Two Paths to Abstract Art: Kandinsky and Malevich
Wassily Kandinsky and Kazimir Malevich were both great Russian painters who became pioneers of abstract art during the second decade of the twentieth century. Yet the forms of their art differed radically, as did their artistic methods and goals. Kandinsky, an experimental artist, approached abstraction tentatively and visually, by gradually and progressively concealing forms drawn from nature, whereas Malevich, a conceptual innovator, plunged precipitously into abstraction, by creating symbolic elements that had no representational origins. The conceptual Malevich also made his greatest innovations considerably earlier in his life than the experimental Kandinsky. Interestingly, at the age of 50 Kandinsky wrote an essay that clearly described these two categories of artist, contrasting the facile and protean young virtuoso with the single-minded individual who matured more slowly but was ultimately more original.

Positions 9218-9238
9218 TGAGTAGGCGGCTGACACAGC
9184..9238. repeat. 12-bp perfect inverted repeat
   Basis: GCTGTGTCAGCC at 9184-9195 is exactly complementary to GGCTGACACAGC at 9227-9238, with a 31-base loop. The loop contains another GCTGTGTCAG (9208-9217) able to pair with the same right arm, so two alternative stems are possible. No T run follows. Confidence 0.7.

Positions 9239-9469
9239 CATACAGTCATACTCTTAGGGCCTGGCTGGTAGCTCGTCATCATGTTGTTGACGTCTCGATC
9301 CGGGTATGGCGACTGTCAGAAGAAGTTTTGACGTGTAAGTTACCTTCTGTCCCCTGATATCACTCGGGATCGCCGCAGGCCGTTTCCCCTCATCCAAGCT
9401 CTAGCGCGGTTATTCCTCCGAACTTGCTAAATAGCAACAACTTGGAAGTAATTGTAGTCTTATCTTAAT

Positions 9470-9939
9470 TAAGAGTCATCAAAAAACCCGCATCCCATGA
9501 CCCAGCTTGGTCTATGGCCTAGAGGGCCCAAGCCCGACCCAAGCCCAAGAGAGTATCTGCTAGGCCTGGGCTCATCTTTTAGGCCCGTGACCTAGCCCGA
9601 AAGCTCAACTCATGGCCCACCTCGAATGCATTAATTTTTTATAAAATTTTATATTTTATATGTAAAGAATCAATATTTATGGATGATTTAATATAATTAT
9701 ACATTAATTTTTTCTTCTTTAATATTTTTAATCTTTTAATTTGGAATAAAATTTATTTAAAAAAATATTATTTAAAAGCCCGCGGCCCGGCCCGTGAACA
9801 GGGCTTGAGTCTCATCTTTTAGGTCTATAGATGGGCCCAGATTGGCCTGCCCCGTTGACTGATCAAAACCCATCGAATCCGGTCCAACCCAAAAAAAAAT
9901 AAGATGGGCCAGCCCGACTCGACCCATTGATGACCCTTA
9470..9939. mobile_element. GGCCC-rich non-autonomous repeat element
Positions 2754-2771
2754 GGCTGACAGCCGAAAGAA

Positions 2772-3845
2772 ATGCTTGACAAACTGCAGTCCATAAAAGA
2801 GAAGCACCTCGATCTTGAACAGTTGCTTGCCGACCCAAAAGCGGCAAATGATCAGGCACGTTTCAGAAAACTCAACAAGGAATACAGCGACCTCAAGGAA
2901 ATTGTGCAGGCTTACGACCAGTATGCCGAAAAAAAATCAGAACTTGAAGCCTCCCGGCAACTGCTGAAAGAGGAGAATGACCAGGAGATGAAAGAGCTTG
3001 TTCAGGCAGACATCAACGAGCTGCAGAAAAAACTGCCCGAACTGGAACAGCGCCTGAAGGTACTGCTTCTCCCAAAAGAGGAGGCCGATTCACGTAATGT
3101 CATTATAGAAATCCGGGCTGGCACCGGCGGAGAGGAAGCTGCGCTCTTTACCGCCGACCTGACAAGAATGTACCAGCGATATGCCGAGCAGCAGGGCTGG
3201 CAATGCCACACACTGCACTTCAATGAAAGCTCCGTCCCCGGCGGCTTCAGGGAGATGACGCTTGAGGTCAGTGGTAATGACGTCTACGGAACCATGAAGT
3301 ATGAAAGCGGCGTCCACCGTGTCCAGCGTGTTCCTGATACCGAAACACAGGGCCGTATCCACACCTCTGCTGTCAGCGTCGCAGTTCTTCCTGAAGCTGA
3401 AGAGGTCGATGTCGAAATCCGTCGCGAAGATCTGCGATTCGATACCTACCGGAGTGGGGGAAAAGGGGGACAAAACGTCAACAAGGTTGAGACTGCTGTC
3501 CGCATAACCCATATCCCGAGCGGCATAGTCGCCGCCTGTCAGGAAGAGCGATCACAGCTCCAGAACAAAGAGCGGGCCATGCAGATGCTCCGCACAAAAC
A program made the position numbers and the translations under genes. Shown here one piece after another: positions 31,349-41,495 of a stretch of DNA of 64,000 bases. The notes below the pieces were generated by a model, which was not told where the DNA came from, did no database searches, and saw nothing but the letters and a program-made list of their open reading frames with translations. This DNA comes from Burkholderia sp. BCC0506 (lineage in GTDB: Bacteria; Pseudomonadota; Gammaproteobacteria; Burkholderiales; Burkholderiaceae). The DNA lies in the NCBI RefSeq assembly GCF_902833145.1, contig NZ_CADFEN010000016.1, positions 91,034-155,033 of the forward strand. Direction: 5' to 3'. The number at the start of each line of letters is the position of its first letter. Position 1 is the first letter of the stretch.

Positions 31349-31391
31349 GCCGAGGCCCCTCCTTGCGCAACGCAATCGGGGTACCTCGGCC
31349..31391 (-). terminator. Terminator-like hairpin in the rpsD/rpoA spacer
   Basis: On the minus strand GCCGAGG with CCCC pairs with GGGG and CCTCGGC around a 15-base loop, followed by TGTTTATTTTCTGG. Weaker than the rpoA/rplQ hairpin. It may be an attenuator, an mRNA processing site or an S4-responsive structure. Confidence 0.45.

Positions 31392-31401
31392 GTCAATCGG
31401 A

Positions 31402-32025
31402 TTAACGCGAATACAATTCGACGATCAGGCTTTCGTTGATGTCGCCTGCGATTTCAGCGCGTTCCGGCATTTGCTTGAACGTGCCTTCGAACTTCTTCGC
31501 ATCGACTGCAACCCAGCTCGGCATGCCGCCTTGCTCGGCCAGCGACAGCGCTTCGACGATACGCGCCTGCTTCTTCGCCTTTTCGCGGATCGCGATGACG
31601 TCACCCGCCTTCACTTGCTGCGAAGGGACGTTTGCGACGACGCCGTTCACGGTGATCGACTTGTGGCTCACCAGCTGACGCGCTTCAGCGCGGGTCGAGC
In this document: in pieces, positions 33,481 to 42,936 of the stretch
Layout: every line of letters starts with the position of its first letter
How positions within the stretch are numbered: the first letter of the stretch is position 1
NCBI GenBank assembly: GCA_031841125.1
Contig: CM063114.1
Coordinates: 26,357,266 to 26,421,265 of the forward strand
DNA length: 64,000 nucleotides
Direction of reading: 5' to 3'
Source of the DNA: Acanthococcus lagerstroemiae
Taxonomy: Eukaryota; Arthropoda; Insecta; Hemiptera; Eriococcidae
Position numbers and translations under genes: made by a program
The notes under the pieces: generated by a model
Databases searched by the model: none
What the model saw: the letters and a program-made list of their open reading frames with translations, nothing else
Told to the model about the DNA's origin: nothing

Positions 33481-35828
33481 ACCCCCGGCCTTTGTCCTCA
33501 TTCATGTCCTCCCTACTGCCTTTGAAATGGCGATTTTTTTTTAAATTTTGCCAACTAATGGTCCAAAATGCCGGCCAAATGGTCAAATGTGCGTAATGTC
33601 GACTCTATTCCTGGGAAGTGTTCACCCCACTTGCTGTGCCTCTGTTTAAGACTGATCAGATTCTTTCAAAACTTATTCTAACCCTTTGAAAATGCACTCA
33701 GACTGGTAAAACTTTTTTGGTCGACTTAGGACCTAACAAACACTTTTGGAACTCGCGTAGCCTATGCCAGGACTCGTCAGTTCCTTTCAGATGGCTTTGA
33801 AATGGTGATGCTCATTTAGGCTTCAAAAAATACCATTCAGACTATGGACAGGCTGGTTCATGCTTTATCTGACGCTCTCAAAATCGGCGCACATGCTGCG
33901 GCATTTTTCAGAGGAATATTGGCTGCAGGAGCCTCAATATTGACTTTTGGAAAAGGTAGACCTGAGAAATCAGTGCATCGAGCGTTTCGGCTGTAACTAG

|Date of creation:||Aug 2006|
|Date of revision:|
|Publication status:||published as DAVID W. GALENSON, 2008. "TWO PATHS TO ABSTRACT ART: KANDINSKYAND MALEVICH," Russian History, vol 35(2), pages 236-250.|
|Contact details of provider:|| Postal: National Bureau of Economic Research, 1050 Massachusetts Avenue Cambridge, MA 02138, U.S.A.|
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